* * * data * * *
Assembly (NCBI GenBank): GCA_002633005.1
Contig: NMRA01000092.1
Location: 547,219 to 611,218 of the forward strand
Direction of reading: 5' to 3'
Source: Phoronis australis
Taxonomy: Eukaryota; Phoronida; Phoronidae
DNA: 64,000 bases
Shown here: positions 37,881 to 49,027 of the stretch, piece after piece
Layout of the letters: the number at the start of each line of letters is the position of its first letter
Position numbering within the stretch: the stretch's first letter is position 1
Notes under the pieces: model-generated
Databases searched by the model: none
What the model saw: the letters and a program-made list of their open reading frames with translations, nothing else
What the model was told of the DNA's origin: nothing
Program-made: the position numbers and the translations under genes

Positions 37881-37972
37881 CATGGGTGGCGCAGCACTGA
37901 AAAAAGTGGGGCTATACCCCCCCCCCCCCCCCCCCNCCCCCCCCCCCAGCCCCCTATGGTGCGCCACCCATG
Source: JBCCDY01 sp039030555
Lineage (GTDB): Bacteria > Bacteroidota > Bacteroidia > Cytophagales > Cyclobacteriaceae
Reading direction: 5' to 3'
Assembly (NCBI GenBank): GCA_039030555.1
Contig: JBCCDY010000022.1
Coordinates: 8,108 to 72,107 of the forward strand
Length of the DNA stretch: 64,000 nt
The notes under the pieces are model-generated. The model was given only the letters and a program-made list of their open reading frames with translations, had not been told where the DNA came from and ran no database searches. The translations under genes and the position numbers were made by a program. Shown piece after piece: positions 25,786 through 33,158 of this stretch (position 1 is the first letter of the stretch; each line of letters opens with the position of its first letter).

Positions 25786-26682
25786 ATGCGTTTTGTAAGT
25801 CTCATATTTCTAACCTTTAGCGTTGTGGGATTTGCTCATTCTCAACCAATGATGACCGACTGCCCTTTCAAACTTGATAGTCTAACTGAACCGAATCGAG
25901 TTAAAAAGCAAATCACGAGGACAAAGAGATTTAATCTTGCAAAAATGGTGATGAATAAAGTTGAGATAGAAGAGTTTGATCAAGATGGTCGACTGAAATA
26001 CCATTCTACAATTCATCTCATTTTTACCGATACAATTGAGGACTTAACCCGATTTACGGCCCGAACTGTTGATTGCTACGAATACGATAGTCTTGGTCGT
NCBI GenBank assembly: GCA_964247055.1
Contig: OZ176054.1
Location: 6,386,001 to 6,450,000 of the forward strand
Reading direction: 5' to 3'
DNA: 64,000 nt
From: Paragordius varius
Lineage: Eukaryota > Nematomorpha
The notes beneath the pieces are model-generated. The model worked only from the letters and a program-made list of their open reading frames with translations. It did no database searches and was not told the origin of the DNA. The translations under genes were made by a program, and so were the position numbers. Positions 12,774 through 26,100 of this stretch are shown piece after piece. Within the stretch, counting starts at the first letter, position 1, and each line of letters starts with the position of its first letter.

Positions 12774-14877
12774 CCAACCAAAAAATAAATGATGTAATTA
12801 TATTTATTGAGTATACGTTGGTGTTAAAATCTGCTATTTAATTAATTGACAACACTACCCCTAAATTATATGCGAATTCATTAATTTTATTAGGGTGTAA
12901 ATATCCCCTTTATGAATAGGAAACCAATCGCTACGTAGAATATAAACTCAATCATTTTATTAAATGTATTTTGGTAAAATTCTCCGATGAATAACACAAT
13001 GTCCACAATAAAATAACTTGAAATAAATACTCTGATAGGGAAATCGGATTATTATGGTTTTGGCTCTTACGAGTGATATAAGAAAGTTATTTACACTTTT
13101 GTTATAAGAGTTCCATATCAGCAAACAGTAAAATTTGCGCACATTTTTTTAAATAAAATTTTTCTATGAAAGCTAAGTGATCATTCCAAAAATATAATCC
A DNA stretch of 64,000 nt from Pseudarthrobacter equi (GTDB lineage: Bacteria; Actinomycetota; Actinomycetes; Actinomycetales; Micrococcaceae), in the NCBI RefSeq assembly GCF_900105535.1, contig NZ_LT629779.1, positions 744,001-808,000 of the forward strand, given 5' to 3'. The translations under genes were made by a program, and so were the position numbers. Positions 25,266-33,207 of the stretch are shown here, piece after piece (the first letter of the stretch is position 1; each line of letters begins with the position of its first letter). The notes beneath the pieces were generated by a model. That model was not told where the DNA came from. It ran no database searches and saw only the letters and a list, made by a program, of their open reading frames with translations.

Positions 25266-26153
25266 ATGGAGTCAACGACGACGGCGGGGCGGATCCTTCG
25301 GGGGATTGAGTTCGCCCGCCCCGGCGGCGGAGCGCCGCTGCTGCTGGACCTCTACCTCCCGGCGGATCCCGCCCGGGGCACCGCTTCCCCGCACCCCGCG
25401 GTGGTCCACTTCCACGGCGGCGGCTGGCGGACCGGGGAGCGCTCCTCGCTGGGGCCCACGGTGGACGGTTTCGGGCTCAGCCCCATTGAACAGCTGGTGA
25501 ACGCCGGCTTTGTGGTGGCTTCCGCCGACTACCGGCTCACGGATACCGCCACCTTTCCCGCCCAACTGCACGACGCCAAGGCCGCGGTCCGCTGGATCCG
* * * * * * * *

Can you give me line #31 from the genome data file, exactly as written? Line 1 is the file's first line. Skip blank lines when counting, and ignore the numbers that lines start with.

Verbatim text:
26001 CCATTCTACAATTCATCTCATTTTTACCGATACAATTGAGGACTTAACCCGATTTACGGCCCGAACTGTTGATTGCTACGAATACGATAGTCTTGGTCGT